Thursday 30 May 2024
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KUALA LUMPUR (Jan 18): Malaysian Anti-Corruption Commission (MACC) chief commissioner Tan Sri Azam Baki, who has been embroiled in a proxy stock trading scandal, issued a statement Tuesday (Jan 18) saying he is thankful that the Securities Commission Malaysia (SC) found he had not committed any offences.

"I have been informed by the SC that the inquiry into the matter has been concluded. As such, it has closed the inquiry file accordingly," he said.

"With that, I will continue my responsibility as the Chief Commissioner of the Malaysian Anti-Corruption Commission to fight corruption in the country without fear or favour," he added.

His statement came after the SC announced earlier on the same day that it had completed its inquiry into his share purchase claims, but could not conclusively establish if he had breached Section 25(4) of the Securities Industry (Central Depositories) Act 1991 (SICDA), which provides that a trading account must be opened in the name of the beneficial owner or authorised nominee.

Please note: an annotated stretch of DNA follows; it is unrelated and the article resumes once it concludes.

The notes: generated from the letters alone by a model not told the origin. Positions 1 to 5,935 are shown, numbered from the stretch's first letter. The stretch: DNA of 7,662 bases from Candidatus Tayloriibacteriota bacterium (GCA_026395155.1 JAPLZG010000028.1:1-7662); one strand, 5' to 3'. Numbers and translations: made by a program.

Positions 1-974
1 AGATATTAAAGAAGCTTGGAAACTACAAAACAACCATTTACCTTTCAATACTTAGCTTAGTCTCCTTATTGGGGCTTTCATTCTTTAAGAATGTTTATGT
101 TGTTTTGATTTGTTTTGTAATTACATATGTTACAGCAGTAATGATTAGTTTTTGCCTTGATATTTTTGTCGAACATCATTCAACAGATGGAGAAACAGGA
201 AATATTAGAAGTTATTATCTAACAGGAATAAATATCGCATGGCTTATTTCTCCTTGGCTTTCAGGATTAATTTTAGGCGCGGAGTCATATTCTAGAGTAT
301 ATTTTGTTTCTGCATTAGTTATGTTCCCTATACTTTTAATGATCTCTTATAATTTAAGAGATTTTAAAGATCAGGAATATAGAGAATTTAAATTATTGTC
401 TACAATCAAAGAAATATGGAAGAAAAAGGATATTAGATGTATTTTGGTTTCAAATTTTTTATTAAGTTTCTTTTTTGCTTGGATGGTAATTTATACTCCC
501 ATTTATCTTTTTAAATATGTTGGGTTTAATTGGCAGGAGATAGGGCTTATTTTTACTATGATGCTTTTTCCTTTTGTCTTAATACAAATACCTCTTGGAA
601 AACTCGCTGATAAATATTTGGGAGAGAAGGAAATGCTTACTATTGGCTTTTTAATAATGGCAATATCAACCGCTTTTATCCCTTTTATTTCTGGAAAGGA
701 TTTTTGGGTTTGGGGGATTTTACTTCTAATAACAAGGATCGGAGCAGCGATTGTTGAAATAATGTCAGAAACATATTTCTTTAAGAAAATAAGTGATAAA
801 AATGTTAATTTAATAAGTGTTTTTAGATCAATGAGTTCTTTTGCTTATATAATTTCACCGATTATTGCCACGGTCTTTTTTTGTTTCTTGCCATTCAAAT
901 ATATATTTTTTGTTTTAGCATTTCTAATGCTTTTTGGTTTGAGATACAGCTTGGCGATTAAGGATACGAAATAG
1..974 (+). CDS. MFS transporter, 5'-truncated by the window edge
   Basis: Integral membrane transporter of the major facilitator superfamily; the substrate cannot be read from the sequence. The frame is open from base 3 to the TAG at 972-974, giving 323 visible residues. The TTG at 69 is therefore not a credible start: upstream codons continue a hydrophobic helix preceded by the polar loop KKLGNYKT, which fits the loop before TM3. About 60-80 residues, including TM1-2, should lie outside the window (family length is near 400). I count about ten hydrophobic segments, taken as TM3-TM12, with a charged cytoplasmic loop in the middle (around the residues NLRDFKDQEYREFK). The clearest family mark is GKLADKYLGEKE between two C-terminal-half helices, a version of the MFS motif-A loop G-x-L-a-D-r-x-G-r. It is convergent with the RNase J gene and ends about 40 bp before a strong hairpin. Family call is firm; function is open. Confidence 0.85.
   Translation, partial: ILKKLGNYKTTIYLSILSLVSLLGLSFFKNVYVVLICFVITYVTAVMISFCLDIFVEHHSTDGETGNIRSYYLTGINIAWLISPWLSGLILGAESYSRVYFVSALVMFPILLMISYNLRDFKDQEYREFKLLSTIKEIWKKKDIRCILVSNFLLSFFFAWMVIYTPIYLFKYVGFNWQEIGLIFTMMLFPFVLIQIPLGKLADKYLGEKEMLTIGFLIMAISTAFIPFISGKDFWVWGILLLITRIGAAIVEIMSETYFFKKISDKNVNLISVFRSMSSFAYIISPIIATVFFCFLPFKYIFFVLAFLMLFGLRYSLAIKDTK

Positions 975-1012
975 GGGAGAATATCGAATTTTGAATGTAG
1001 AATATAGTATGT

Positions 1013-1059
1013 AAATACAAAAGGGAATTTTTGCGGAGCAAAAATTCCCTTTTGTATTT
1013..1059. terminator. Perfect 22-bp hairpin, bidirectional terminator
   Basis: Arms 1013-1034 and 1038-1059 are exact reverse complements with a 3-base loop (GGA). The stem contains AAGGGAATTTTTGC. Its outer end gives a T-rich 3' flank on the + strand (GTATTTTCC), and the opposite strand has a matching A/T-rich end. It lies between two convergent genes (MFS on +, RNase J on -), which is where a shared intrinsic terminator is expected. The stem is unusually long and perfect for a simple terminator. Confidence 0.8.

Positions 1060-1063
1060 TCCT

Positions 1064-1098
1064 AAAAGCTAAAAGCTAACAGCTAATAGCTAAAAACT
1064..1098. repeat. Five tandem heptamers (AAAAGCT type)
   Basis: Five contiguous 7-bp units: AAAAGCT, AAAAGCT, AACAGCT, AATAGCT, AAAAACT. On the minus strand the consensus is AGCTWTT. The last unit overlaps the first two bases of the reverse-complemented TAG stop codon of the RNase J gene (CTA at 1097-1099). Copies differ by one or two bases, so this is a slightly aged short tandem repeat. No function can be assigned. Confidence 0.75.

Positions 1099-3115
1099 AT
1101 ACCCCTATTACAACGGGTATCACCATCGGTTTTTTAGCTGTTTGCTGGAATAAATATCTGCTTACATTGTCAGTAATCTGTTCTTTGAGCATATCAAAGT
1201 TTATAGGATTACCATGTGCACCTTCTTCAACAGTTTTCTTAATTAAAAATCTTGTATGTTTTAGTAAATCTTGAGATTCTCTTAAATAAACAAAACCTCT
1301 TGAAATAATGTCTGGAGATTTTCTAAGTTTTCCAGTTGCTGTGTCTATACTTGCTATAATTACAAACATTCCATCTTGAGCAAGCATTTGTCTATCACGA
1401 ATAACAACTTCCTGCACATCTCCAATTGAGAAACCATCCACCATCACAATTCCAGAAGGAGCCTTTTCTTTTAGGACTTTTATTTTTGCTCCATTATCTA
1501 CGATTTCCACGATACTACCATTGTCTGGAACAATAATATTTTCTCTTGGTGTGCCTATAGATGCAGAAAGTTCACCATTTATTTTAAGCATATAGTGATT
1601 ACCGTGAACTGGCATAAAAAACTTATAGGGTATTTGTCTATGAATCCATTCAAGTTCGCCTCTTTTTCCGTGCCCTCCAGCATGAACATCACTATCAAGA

The SC had, on Jan 6, announced it would look into the issue. At the time, besides Section 25, it also noted that Section 29A of SICDA stipulates that all dealings in securities shall be effected only by the beneficial owner of the securities or an authorised nominee.

Azam told a press conference earlier this month that his share trading account had been used by his younger brother to purchase shares in 2015, following allegations that the MACC chief had interests and shareholdings in several companies.

He denied any wrongdoing and said the stocks purchased had subsequently been transferred to his brother's account.

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